Ask ten people around Austin to describe their view of fitness and you’re going to get ten different answers. This is one of the great things about our ever-growing town because there are so many diverse ways to become “fit.” Boot camps, CrossFit, martial arts, swimming, cycling, running, rowing—my apologies if I left your group out, but you get my point.
When Austin Fit Magazine announced the competition earlier this year, I was in without a second’s hesitation. Sure, the events were tailored more towards people doing boot camps than anything else, but I always love a challenge. As a long distance runner, I don’t have much need for the ability to do a high volume of pull-ups, burpees, or to demonstrate a super-strong handgrip. Maybe these define a certain aspect of fitness, but for my training purposes they become counterintuitive. The athlete I was seven years ago would have been a much better competitor for these ten events.
My background of fitness is quite diverse. In high school, I played football and golf, ran cross-country and track, and even tried my hand at power lifting. I excelled at sprinting, which requires short, explosive power and speed all geared towards the 200 and 400-meter events on the track. I wasn’t ever great, but I was decent enough to run in the Texas State track meet my senior year and spend a couple of seasons on the University of Missouri squad. At that point in my life, fitness was all about how much weight I could lift in the gym and how fast I could run around the track. We used to complain to our coach if the warm up was more than half a mile.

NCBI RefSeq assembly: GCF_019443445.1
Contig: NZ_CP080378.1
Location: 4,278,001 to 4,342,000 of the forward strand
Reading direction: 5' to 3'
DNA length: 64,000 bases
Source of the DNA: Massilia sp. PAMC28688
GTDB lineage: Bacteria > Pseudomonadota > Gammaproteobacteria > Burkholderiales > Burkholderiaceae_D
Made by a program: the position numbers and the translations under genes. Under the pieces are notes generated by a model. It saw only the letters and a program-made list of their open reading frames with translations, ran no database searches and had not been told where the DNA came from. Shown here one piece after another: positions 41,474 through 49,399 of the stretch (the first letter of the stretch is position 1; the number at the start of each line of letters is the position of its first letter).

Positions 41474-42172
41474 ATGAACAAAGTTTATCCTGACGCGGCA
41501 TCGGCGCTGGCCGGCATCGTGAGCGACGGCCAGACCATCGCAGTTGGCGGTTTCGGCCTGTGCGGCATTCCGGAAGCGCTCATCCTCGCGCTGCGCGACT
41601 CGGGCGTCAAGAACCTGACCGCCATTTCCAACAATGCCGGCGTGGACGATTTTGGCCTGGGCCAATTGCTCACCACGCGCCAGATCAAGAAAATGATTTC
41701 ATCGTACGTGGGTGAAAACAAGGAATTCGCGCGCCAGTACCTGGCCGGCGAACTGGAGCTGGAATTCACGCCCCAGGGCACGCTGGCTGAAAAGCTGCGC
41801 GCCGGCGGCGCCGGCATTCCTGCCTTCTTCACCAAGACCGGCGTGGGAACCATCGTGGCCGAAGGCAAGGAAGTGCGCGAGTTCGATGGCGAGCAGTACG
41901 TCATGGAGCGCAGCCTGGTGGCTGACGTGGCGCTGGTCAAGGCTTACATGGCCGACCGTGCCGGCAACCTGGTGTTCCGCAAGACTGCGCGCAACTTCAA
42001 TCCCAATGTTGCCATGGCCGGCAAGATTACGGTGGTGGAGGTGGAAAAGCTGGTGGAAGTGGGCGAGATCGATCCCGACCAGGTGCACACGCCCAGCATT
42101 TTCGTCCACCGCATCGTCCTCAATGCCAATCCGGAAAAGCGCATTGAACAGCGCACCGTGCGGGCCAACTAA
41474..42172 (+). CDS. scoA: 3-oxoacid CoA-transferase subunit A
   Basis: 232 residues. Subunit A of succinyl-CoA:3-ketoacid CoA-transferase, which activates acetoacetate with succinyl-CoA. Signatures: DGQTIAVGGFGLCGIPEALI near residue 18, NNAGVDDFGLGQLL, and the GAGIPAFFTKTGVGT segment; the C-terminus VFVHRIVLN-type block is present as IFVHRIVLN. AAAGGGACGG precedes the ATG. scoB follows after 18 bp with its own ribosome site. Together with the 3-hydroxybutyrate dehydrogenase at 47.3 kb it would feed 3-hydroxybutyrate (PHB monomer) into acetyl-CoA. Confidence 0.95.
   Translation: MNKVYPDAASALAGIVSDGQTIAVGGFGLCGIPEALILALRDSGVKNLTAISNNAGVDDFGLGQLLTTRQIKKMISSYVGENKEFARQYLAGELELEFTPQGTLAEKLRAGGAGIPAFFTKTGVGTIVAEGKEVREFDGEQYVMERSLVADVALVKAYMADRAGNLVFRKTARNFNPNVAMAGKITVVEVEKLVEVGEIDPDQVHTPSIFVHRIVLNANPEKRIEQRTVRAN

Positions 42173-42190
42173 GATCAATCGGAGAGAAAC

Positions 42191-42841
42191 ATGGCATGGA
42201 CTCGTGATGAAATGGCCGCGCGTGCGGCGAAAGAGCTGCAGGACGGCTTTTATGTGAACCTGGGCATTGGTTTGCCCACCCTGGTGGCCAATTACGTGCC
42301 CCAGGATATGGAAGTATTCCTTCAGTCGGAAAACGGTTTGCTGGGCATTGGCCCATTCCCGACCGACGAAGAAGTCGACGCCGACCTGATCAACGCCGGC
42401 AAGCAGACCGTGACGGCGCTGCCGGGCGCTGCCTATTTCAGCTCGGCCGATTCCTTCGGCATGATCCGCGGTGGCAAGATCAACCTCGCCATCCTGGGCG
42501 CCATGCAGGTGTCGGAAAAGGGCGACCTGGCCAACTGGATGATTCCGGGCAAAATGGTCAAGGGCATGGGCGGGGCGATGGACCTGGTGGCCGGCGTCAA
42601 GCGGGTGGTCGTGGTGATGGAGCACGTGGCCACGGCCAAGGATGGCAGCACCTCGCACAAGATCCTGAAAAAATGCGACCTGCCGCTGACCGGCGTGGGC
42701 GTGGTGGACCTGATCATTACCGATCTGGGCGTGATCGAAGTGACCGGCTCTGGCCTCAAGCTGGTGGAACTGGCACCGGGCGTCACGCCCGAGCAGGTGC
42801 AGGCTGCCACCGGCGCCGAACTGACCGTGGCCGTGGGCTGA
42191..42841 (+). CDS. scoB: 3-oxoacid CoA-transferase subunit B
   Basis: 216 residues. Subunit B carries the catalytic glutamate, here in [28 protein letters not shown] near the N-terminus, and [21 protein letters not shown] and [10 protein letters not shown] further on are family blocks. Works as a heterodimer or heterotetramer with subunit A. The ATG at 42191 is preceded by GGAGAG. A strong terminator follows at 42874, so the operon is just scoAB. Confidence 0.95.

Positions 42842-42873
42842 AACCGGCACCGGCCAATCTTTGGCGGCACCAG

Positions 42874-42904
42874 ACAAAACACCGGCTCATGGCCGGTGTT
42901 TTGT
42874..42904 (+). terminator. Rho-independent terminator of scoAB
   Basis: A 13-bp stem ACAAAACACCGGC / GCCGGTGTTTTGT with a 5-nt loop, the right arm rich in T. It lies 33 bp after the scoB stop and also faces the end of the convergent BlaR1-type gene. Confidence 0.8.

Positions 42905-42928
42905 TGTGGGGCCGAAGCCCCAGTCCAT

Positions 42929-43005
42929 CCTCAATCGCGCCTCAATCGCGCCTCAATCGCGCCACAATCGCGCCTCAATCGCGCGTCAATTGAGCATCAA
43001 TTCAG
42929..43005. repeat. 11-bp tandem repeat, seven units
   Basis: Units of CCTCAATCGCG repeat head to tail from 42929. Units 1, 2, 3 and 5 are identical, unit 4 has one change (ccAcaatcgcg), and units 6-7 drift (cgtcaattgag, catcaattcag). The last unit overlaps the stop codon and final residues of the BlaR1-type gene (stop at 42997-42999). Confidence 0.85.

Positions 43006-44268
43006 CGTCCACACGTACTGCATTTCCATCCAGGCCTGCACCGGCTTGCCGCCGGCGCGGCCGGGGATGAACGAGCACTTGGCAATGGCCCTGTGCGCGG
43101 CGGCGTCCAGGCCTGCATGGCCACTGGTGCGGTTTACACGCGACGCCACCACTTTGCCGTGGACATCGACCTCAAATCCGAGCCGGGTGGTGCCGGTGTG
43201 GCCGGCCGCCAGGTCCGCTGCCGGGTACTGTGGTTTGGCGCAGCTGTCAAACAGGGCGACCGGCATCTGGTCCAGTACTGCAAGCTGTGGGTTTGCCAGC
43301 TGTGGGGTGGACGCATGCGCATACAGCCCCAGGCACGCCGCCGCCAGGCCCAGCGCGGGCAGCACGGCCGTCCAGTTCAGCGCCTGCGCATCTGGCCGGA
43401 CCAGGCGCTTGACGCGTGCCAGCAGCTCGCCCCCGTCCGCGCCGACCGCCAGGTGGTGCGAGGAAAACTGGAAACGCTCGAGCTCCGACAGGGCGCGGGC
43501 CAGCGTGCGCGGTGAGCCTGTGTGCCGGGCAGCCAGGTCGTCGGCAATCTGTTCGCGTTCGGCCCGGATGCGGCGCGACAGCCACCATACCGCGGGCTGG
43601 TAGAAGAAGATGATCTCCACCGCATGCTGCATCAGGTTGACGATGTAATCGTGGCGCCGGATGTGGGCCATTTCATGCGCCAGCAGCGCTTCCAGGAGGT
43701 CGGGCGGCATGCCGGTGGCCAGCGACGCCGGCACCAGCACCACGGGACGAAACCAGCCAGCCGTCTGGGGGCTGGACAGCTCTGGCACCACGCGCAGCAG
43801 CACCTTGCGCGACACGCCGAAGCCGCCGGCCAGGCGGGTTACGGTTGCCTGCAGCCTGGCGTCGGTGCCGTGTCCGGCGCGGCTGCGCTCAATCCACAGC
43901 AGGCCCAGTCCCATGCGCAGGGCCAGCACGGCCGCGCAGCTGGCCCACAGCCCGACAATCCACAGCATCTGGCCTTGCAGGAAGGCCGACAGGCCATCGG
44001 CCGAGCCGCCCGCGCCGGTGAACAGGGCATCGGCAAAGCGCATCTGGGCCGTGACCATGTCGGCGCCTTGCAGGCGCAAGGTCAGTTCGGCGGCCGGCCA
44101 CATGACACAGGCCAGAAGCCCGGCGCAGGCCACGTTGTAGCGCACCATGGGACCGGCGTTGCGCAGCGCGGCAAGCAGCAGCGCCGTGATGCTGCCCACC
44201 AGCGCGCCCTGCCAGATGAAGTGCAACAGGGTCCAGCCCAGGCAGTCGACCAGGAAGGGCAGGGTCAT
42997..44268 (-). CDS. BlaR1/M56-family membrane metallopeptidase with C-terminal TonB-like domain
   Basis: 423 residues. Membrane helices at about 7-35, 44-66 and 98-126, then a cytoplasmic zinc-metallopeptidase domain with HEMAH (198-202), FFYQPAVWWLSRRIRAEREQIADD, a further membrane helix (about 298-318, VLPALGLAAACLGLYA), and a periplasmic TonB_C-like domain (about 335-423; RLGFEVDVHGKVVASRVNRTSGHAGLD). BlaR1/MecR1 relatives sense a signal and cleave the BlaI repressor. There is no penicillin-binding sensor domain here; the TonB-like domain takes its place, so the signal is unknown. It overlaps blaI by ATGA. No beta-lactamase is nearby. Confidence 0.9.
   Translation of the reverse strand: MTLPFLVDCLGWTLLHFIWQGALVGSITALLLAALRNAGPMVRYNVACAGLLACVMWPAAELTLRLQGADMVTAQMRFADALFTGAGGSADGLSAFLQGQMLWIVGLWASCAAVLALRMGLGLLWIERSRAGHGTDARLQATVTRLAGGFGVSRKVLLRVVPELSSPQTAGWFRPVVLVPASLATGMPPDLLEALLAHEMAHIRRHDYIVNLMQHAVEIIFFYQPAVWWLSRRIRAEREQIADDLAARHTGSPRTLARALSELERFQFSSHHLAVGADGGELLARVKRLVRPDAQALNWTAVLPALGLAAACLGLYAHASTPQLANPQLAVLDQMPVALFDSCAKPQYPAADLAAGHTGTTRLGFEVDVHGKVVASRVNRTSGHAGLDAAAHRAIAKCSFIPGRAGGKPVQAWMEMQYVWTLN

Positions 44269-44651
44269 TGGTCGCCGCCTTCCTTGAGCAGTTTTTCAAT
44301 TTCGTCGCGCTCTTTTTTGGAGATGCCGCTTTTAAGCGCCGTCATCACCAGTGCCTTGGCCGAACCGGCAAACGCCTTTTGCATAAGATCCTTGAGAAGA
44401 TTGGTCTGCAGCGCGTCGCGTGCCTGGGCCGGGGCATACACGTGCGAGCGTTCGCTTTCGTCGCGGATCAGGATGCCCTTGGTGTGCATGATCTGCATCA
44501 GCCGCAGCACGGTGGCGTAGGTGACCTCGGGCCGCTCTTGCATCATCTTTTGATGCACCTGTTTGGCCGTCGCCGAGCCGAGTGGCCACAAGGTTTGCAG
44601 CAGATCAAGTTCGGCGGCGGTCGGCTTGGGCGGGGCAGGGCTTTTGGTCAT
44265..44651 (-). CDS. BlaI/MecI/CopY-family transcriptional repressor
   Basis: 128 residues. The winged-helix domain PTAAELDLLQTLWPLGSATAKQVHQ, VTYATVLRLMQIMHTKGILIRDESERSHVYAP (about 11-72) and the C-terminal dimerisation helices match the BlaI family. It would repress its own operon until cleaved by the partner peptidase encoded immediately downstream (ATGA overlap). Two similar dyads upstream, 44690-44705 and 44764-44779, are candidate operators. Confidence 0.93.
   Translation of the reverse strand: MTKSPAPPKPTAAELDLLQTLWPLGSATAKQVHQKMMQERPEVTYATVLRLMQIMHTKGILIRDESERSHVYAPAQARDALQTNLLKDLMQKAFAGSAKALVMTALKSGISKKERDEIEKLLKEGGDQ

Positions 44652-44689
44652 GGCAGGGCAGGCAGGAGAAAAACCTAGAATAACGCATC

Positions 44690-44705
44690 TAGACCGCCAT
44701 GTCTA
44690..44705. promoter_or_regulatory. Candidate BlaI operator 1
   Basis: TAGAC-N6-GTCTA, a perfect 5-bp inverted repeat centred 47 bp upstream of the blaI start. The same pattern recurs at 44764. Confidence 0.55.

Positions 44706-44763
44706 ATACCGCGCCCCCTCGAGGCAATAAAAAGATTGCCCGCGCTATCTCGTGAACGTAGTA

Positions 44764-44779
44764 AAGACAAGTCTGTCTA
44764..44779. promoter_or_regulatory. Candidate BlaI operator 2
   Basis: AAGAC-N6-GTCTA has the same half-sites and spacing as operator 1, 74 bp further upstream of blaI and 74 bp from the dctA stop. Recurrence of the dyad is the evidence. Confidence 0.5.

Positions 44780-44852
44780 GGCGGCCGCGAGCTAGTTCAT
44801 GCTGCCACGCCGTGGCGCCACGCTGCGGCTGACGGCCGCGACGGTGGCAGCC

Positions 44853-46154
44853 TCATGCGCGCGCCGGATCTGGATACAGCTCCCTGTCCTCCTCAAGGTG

Fast forward four years and three torn hamstrings. My desire to stay fit took a different path and led to training for 5Ks and, eventually, a marathon. Time at the gym was reduced to maybe once a week and I placed a premium on core strength as well as the ability to log extensive mileage. Now I work for one of the largest running groups in Texas, coaching a variety of individuals from beginning to advanced marathoners. Since college, I’ve dropped over 20 pounds of muscle and logged a 26.2-mile personal best of 2:47.
A hectic work schedule and month of marathon recovery prevented me from putting much training time in for the AFM FITTEST. I was confident of my ability to possibly steal a few events and to be pretty mediocre at others. Being the overall winner never crossed my mind.
As much as I expected the day to be full of serious competitors, it took on a completely different tone when I walked up to the start and was surrounded by 20- to 29-year-old men wearing spandex shorts and sporting muscles built for weightlifting magazines. To top it off, there was one guy who had an electro-shock machine used for muscle rehab to fire up his hamstrings! Flashes of Ivan Drago from Rocky IV ran through my head and I wondered if maybe I had missed some kind of pre-event memo.
The first few events went about as expected. I was weak on the medicine ball throw, mediocre on the broad jump, and near the top in the 40-yard dash. It had been ten years since I’d run a 40 and I was fearful of tearing my hamstring again. My time (4.66 seconds) was about one tenth off my best in high school, so I don’t think it was quite accurate.